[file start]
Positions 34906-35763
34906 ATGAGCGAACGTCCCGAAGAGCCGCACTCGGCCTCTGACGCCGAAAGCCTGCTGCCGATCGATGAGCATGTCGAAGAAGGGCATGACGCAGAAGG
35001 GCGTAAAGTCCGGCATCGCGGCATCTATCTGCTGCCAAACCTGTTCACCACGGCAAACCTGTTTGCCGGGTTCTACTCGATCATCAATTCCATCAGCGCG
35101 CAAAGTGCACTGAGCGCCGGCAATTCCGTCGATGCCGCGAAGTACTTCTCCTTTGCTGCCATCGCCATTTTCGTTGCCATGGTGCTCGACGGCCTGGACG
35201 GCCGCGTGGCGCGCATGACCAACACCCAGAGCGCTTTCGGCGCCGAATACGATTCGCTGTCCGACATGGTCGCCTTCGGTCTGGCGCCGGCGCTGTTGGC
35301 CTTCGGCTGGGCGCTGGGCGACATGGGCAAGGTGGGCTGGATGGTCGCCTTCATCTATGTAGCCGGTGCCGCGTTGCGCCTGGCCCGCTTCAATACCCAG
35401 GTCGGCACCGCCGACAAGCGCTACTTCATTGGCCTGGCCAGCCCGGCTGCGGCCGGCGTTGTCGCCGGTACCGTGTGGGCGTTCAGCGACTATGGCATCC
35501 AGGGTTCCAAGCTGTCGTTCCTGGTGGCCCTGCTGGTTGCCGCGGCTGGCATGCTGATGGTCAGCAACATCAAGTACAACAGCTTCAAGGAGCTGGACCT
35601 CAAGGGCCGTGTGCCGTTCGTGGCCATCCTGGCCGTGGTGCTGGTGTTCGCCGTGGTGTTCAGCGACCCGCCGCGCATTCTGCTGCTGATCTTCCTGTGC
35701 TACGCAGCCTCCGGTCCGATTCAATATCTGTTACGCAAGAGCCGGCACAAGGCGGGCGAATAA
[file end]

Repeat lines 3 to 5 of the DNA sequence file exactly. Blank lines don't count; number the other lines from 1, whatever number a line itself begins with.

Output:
35001 GCGTAAAGTCCGGCATCGCGGCATCTATCTGCTGCCAAACCTGTTCACCACGGCAAACCTGTTTGCCGGGTTCTACTCGATCATCAATTCCATCAGCGCG
35101 CAAAGTGCACTGAGCGCCGGCAATTCCGTCGATGCCGCGAAGTACTTCTCCTTTGCTGCCATCGCCATTTTCGTTGCCATGGTGCTCGACGGCCTGGACG
35201 GCCGCGTGGCGCGCATGACCAACACCCAGAGCGCTTTCGGCGCCGAATACGATTCGCTGTCCGACATGGTCGCCTTCGGTCTGGCGCCGGCGCTGTTGGC